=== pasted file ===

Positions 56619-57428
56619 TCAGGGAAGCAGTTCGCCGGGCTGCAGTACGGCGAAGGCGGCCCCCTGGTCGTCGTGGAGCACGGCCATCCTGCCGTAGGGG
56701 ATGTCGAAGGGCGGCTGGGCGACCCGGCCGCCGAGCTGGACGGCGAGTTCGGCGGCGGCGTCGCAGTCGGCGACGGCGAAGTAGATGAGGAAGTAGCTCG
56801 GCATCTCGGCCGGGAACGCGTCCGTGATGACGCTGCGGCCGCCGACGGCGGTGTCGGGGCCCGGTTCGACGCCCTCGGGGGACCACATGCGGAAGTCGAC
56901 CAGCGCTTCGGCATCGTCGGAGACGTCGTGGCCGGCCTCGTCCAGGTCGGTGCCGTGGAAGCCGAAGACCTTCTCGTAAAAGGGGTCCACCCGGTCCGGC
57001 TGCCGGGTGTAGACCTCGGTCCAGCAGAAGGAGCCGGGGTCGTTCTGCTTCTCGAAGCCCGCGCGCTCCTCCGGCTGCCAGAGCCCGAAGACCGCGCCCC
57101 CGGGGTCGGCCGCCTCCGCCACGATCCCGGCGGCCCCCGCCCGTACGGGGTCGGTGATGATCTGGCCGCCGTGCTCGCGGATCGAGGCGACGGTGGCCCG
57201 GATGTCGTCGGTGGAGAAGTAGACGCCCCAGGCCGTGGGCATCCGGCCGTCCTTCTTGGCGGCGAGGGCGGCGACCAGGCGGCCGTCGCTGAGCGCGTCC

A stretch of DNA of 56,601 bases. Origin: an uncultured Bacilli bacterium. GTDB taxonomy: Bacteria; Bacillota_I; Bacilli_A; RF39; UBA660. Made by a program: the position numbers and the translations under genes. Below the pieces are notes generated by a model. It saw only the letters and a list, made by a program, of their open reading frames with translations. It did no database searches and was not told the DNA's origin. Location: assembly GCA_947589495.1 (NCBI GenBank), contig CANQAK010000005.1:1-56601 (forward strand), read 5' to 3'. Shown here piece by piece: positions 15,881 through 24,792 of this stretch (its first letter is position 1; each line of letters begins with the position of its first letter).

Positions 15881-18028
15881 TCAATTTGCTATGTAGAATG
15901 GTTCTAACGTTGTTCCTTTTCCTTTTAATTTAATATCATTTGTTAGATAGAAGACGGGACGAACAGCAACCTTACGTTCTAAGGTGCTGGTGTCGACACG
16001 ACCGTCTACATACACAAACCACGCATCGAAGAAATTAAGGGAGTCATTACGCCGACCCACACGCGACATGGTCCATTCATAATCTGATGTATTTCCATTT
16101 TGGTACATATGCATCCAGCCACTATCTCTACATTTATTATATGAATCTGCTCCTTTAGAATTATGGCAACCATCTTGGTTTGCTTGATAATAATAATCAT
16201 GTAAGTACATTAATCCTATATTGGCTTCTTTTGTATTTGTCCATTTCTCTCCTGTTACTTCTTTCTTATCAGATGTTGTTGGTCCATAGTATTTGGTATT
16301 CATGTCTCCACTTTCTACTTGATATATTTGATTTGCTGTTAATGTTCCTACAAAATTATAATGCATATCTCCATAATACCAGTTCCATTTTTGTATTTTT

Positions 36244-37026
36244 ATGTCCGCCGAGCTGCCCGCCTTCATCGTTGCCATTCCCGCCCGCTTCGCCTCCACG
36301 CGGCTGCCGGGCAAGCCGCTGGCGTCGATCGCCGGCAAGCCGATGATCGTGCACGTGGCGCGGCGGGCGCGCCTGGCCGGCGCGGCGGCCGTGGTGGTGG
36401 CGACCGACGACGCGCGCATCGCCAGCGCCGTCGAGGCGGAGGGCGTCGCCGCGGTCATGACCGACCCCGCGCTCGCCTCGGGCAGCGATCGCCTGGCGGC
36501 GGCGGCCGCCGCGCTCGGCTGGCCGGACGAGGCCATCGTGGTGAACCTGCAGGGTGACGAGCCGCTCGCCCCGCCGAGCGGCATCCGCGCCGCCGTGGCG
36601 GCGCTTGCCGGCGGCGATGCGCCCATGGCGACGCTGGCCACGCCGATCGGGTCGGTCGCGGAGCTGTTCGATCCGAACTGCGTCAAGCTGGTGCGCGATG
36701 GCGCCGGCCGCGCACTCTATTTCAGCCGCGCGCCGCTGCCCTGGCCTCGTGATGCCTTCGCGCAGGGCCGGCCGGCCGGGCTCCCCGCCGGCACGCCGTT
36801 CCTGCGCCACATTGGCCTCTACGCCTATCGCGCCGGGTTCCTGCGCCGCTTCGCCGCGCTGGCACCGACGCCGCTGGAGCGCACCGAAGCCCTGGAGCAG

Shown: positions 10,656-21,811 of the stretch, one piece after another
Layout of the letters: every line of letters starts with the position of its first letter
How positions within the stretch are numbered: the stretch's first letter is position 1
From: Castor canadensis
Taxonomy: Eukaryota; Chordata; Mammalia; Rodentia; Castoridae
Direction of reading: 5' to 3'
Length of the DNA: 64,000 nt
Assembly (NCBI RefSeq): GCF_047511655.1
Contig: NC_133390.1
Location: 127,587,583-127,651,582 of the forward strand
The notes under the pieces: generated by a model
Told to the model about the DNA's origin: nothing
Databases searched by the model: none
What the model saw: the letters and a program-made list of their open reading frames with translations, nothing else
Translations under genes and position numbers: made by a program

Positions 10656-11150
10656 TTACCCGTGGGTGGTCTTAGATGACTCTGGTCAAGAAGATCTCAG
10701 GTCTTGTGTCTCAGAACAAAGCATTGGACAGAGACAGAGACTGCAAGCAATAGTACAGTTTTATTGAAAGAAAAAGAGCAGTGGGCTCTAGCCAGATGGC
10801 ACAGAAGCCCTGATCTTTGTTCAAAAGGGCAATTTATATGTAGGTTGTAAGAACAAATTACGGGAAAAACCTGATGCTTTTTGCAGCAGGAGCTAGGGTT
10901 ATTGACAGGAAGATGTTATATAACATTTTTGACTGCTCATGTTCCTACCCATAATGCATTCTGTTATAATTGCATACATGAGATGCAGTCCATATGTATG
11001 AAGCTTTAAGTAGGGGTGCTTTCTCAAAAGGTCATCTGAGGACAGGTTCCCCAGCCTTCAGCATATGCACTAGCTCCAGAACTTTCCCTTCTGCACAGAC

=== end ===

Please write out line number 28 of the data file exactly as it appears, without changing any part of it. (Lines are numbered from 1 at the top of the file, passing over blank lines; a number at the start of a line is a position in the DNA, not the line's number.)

From: Castor canadensis